A recent Inc. Magazine article (July 2012 issue) illustrates the importance of being diligent at on-line reputation management as a business owner. The article explains how Veritas Prep was attacked by libelous claims about its services. Although the company CEO used a variety of tactics to end the assault, one thing not mentioned in the article is the use of a private investigator to conduct counter surveillance against the perpetrator. In this instance, Veritas knew who was behind the damaging claims about its company. This would have made the surveillance easier. In some instances, however, a private investigator will also need to conduct an electronic skip tracing investigation to track down the owner of an account. As a business owner, here’s what you should do to protect your brand and reputation:
Though the following book may not be useful for all readers, it is something that both the Californian private investigator and clients (especially attorneys) should read. It is written by David Queen, a tenured federal prosecutor, defense attorney, and licensed private investigator. The book’s legal focus makes it very useful guide for assured due diligence in investigative cases. Investigators and clients residing outside of California can benefit from this text by using it as a reference when subcontracting or when an investigation shifts to California legal statute. As a reference book, it can certain assure that the investigator handling a case is operating within the rule of law.
Thought we'd share a valuable article about digital scams! Here is an outtake that summarizes the content (click on quote):
“Understanding criminals’ mindsets and being aware of how they try to take advantage of consumers can help ensure that we use our devices the way they were intended – to enhance our lives, not jeopardize them.”
We hope our clients, especially our domestic and small business investigation clients, will find the article useful this forthcoming holiday season.
Want us to help reduce employee theft or find stolen property? Give us a call: 214.914.0801.
The National Retail Federation provided staggering estimates that retail fraud cost businesses $9.6 billion dollars in 2009. $2.7 billion of these losses were during the holiday shopping season alone. The details of NRF’s survey of large national retailers point to some alarming statistics:
According to the survey, 93.1% of retailers said stolen merchandise has been returned to their stores in the past year, up from 88.9 percent in 2008. In addition, three-quarters of retailers (75.4%) say they have experienced returns of merchandise purchased with fraudulent or stolen tender while 43.1 percent say they have experienced returns using counterfeit receipts. Nearly half (46.2%) also report that wardrobing—the return of used, non-defective merchandise like special occasion apparel and certain electronics—has been an issue for their company within the past year.
The same survey, however, also indicates that there is some hope:
Though return fraud continues to plague the retail industry, changes in policies have helped companies see improvements in some areas. According to NRF’s annual Return Fraud Survey, completed by loss prevention executives at 134 retail companies, two-thirds of retailers (69%) say their company’s return policy has changed in the past to account for fraud. However, the losses remain staggering: the retail industry will lose an estimated $2.7 billion in return fraud this holiday season and an estimated $9.6 billion this year.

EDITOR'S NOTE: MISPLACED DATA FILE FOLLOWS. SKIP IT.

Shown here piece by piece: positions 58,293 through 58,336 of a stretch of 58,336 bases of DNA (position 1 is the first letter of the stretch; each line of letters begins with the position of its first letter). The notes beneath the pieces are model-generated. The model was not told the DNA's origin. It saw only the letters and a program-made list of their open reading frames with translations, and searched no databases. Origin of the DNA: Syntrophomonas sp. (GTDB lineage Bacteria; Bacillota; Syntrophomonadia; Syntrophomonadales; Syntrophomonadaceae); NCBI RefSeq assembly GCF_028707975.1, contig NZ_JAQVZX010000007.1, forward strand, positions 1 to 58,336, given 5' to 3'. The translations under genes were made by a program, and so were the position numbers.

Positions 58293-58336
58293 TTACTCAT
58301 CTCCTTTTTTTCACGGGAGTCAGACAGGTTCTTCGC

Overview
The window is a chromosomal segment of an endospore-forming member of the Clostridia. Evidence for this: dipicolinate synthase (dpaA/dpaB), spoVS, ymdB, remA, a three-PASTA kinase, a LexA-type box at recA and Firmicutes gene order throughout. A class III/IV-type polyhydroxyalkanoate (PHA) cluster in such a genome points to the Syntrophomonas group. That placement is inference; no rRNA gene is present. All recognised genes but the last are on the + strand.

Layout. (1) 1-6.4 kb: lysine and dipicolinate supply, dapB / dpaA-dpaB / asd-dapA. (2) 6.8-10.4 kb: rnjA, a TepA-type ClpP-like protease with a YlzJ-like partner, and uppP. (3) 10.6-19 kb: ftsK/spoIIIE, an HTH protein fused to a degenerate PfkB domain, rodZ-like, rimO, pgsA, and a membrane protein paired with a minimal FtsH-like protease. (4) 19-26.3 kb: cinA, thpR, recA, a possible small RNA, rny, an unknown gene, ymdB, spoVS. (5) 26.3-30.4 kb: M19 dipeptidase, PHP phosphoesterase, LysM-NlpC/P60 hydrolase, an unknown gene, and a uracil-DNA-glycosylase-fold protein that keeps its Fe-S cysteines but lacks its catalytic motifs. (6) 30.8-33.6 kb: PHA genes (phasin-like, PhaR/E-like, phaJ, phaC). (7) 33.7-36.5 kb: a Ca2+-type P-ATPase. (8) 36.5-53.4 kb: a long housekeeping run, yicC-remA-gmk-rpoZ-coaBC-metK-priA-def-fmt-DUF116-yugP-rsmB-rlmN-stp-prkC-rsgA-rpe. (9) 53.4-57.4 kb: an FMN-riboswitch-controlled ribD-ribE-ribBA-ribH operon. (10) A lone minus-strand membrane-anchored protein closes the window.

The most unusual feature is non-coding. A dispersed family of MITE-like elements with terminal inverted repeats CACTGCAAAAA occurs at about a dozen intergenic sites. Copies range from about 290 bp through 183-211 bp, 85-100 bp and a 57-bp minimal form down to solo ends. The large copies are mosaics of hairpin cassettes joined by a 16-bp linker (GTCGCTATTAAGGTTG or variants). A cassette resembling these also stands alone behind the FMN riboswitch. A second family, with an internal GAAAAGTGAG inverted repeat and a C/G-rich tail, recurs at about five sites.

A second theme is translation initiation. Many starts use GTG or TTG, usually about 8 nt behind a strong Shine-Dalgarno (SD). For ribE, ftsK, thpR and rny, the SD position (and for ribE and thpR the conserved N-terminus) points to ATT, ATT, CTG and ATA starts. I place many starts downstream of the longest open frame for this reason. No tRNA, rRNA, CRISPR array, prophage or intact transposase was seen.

But where do you begin if you’re a small business? National and regional businesses have more resources, which often include their own in-house loss prevention specialists. Because they need to have comparable return policies as their larger competitors, but lack security expertise, small business retailers are more exposed to the risk of fraudsters. This is one reason to permanently retain a professional investigator or security consulting company. According to Dr. Craig Engstrom, a small business consultant and assistant professor at The University of Montana, “Small retail and restaurant owners understand that bogus returns and counterfeit coupons put a major dent into their profits. However, most small business owners—especially those with fewer resources—seem to be at a loss about where to begin. I recommend to my clients and students to outsource to professional investigators.”
In a previous blog, I already explained the benefits of retaining a private investigator as a small business owner. However, there are a few additional reasons to make a private investigator a permanent part of your business operations:
Equipment is important
Covert Investigations uses Gen-3 military grade night vision on all night surveillance. See a demo at:
Gen-3 equipment gives you facial recognition from long distances in the middle of the night and with little to no light.
The Gen-3 equipment is not to be confused with the inadequate night shot feature that comes standard with all video cameras. That video when produced only gives silhouetted images and is useless for evidence purposes.
If you have an assignment at night and you want quality identifiable evidence please call me or search a company that has similar equipment.
If an agency says they have Gen-3 equipment demand it be used and refuse to pay for the assignment if the it is not used. Covert Investigations will never bill a client for failure on our part.
Your evidence is important to your case. Be sure your Investigator has that equipment.
Observations & Interviews, a blog by Chet Engstrom
Chet Engstrom is owner of Covert Investigations Services, a private investigations firm located in Lewisville, Texas (DFW area). Texas license number: C10745.
4101 McEwen, Dallas, TX, 75244